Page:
Research Spotlight

Can Pornography be Addictive? An fMRI Study of Men Seeking Treatment for Problematic Pornography Use

Mateusz Gola et al.

Neuropsychopharmacology 42, no. 10 (2017): 2021‒2031, doi:10.1038/npp.2017.78.

Key Takeaway:

This double-blind, experimental study applied a popular theory of addiction to pornography use by comparing the brain responses of men with and without problematic pornography use (PPU). Brain responses to sexual pictures in PPU men revealed dissociation between measures of “wanting” and “liking” but not in men without PPU, providing strong evidence that PPU may represent a behavioral addiction. This dissociation was significantly correlated to the severity of the PPU subjects’ compulsive sexual behaviors, the amount of pornography consumed, and frequency of masturbation reported.

Study Highlights

Researchers exploring incentive sensitization theory (IST) in the context of possible pornography addiction conducted a double-blind, experimental study that utilized functional magnetic resonance imaging (fMRI). This allowed them to compare ventral striatal1 responses of men with problematic pornography use (PPU) with those of men who used pornography at least once in the preceding year but had never experienced it as a problematic behavior.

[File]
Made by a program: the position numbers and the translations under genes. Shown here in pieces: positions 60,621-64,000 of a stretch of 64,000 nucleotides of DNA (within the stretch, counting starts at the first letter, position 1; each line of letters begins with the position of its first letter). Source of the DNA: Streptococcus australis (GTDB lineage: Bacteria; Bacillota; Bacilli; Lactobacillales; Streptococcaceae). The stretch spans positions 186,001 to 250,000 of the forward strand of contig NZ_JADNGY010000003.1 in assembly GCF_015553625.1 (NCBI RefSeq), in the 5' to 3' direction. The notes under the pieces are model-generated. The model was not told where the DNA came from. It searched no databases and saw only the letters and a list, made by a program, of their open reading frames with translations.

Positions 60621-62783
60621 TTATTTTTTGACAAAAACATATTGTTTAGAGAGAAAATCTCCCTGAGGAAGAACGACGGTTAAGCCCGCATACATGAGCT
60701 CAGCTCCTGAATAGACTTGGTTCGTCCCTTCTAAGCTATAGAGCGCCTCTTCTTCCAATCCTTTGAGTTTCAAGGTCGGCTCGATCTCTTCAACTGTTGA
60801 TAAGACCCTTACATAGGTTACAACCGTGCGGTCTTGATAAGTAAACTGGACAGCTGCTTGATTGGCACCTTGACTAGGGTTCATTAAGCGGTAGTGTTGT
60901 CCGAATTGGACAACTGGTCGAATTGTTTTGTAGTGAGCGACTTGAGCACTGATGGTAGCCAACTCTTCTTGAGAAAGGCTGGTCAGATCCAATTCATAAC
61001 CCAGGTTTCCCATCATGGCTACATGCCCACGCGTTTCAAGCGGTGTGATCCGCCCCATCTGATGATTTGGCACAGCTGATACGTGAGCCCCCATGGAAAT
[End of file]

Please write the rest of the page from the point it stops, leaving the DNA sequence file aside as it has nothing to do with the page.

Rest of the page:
Incentive Sensitization Theory Explained

Before proceeding to this study’s findings, it’s important to understand the theory underlying it. This requires a bit of extra reading, but the extra few minutes of your time is a good investment since this background information will help you fully appreciate the significance of Gola et al.’s findings. Here is a link to our article explaining incentive sensitization theory.